I'm a novice linux user and I am trying to send a long list of files from one computer to another. The argument list is too long, so I am using find. I am having trouble setting up the expression, though. Can someone help?

Here is what I would normally type for a short argument list.

scp ./* phogan@computer/directory...

Here's I think this might translate into with find.

scp find . -name "*" phogan@computer/directory...

Maybe I could use piping? Any suggestions would help. Thanks in advance.

4 Answers 4

find . -name "*" -exec scp '{}' phogan@computer:/directory ';'

Normally I would 'tar' all the files together into one huge blob and call 'scp' just once. Something like this:

tar czfv - file1 file2 dir1 dir2 | ssh phogan@computer/ tar xvzf - -C directory
  • One could play around with the --exclude= or --include= parameters of tar.
  • Another option would be to use rsync.
  • if using passwords with ssh/scp, wouldn't the solution with find ask for a password on every file? Oct 5, 2009 at 21:47
  • lets just assume he knows how to use ssh-keys :) the problem with 1000 password questions is also the reason for the tar-approach
    – akira
    Oct 5, 2009 at 23:17
  • @akira Does your second solution involving tar looks in any way for files? how do you suggest to adapt it to include find in it and not just a bunch of predefined files like 'file1 file2 dir1 dir2'?
    – haroldmoma
    Oct 15, 2020 at 5:13

You can do it with just one command scp.

  • for newer versions of scp:
scp `find <path> -name <expression>` user@host:<path_where_to_copy>
  • for older versions:
scp --exec=`find <path> -name <expression>` user@host:<path_where_to_copy>

Make sure to encapsulate the find command in between backticks ` and not single quotes '.

  • Which scp version, which linux distribution it that? E.g. scp in Ubuntu 14.04 does not have this option.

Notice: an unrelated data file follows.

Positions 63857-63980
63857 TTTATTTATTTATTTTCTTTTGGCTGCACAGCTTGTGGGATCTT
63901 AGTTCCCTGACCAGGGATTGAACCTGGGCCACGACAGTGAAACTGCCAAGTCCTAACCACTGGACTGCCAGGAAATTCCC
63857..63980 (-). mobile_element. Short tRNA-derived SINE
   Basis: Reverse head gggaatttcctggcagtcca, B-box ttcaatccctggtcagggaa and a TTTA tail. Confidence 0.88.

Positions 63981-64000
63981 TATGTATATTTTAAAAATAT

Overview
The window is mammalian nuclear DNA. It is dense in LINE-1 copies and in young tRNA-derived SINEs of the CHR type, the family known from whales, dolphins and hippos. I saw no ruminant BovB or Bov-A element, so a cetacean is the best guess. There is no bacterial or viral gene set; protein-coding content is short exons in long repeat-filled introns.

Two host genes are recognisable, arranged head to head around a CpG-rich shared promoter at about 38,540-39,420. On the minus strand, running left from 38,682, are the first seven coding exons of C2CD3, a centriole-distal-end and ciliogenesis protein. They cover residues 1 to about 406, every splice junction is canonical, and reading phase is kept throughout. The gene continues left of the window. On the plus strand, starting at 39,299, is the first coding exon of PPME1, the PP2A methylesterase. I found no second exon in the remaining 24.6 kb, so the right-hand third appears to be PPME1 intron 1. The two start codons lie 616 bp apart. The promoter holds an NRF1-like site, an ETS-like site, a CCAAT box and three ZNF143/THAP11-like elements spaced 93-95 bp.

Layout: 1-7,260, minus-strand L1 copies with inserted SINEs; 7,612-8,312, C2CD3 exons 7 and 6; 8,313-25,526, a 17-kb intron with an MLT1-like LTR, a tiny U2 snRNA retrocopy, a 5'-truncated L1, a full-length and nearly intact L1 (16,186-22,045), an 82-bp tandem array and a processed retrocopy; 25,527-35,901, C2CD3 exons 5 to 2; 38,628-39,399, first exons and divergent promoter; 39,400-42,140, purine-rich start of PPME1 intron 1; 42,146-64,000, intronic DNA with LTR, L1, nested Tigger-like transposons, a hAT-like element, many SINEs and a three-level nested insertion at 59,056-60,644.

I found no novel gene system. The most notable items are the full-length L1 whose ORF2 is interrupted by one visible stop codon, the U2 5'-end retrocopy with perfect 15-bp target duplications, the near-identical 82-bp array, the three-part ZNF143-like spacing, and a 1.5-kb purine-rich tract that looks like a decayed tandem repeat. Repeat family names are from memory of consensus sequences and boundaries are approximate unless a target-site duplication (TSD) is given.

– geekQ
    Aug 19, 2015 at 9:47
  • 2
    Hi, older versions support it, the new versions support a simpler command: scp `find <path> -name <expression>` user@host:<path_where_to_copy> Aug 28, 2015 at 16:48
  • 1
    Doesn't work on multiple files
    – Amruta
    Jul 8, 2016 at 20:33
  • @Amruta use -r
    – slybloty
    Apr 19, 2018 at 18:10
  • @slybloty scp -r is for recursion on a single (directory) entry, not for multiple entries (multiple files).
    – AndrewF
    Apr 3, 2019 at 22:20
for f in `find . -name "*"`;do scp $f phogan@computer/directory;done
  • yea he wants a single command anyway
    – John T
    Oct 5, 2009 at 18:42
  • useful, used it with grep -l pattern *
    – Tanj
    Oct 16, 2009 at 17:39
  • Does not seem to work on files with spaces in them. Jul 18, 2017 at 7:17

I would suggest

find . -print0 | tar --null --files-from=/dev/stdin -cf - | ssh phogan@computer tar -xf - -C /directory

Note, that this solution avoids having the filenames on the command line where they might be interpreted as command line arguments.

Another thing to watch out for is that filenames might contain spaces. This means that a for loop in bash might have difficulties with a list of filenames.

Your Answer

By clicking “Post Your Answer”, you agree to our terms of service, privacy policy and cookie policy

Not the answer you're looking for? Browse other questions tagged or ask your own question.